XDA Basics: Here’s how to download and install Windows 11

XDA Basics: Here’s how to download and install Windows 11

Windows 11 is finally here, and if you’ve read our review, you know we found it to fix many of the mistakes Microsoft made with Windows 8 and 10. This is the most visually appealing operating system Microsoft has made in a while, including tons of redesigned apps and visual elements. It has new features like a Widgets pane and Microsoft Teams integration, Auto HDR for games, and much more. Windows 11 can run on most modern PCs, but you may not get it automatically anytime soon. If you want to know how to download Windows 11 right now, you’ve come to the right place.

There are multiple ways you can force your computer to download Windows 11, and we’ll guide you through all of them.

Before downloading

Before we get started, the first thing you’ll want to do is make sure your PC meets the system requirements for Windows 11. If you’re running Windows 10, you may find some new requirements that are harder to meet, like the 4GB of RAM, 64-bit CPU, or TPM 2.0 module. In fact, there’s a list of CPUs that are compatible, and it’s a fairly limited list

Aside from that, it’s always best to be on the safe side before making upgrades like this, so make sure you’ve backed up your files to a cloud service or an external storage device of some kind.

Navigate this article:

Download Windows 11 using Windows Update

The easiest way to download Windows 11 right now is through Windows Update once the update is offered to you. Windows 11 is rolling out gradually, but even if your PC is selected for the upgrade, you might not know it right away. This is an optional upgrade, so if you want to install it, you have to go find it.

To do this, simply open the Settings app on your Windows 10 PC, and go to the Update & Security section. If your PC has been selected for the rollout, you’ll see a big banner advertising Windows 11, and you’ll have the option to download it right away.

Windows 11 upgrade in Windows Update

This will download and install Windows 11 in the easiest way possible, and you won’t have to set up anything after the installation. We’d recommend going this route if you can, but you have more options if this one isn’t available.

Using the Windows Insider Program

If your PC has the hardware to run Windows 11 but you’re not seeing it in your Windows Update page, it may be because you haven’t been chosen for the rollout yet. However, you can easily force this without much risk by temporarily joining the Windows Insider Program. This is a program that allows users to test versions of Windows in development, but following the right steps, it’s perfectly safe. Here’s what to do:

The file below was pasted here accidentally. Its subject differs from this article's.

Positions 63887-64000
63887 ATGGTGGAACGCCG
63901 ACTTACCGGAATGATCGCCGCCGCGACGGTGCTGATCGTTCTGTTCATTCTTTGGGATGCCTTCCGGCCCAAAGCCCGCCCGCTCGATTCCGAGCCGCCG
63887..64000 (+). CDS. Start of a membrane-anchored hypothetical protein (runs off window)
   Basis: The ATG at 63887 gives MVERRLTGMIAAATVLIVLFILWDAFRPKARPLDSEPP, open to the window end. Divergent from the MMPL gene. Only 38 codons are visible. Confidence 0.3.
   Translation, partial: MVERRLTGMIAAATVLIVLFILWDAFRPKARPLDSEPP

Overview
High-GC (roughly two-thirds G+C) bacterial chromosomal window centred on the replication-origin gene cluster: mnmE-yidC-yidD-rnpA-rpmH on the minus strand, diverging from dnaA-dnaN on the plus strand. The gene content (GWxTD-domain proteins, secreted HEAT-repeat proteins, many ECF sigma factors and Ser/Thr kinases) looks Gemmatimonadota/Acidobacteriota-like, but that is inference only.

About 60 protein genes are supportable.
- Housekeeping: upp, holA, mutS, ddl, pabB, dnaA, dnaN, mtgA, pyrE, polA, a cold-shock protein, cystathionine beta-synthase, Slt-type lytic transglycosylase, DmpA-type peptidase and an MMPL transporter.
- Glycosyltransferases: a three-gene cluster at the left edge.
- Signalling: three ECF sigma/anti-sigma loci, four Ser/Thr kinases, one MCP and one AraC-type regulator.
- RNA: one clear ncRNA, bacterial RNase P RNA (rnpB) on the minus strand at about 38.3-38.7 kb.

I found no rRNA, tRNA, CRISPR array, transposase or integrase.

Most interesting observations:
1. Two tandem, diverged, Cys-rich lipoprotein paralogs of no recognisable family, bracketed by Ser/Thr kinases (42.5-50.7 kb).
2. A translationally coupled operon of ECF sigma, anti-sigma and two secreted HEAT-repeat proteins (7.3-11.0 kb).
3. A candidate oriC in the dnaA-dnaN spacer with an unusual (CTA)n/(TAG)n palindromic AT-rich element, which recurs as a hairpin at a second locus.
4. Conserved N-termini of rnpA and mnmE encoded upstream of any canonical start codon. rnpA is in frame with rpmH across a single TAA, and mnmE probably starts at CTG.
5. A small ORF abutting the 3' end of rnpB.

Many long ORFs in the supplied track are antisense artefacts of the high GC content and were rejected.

1. Open the Settings app then open the Update & Security section.
  2. On the left side menu, open the Windows Insider Program tab, then click Get started.
    Windows Insider Program settings page
  3. Link your Microsoft account to the Insider program if needed and follow the instructions on screen.
  4. Here, choose the Release Preview Channel. This is the most stable option and ensures you’ll get pretty much the same version as what’s available for the general public.
    Channel selection for Windows Insider Program
  5. You’ll eventually be asked to restart your PC. Click Restart Now if you’re ready to do it right away. You can restart later if you need to save any pending work.
  6. Once the PC is back on, simply go to Windows Update (as described in the first section) and check for updates. Windows 11 should show up as an optional update, and you can install it normally.

After the update is done, you may want to leave the Windows Insider Program by going back to the respective page and opting out of preview builds. Since you’re in the Release Preview channel, though, this shouldn’t be much of a problem.

Using the Media Creation Tool

Another official way to download Windows 11 is using the tools Microsoft provides for downloading Windows 11 manually. The most versatile way to do this is using the Media Creation Tool, as you can use it to upgrade your current PC or create installation media for another PC, which you can use if you’re offline or have slow internet later. Here’s what to do: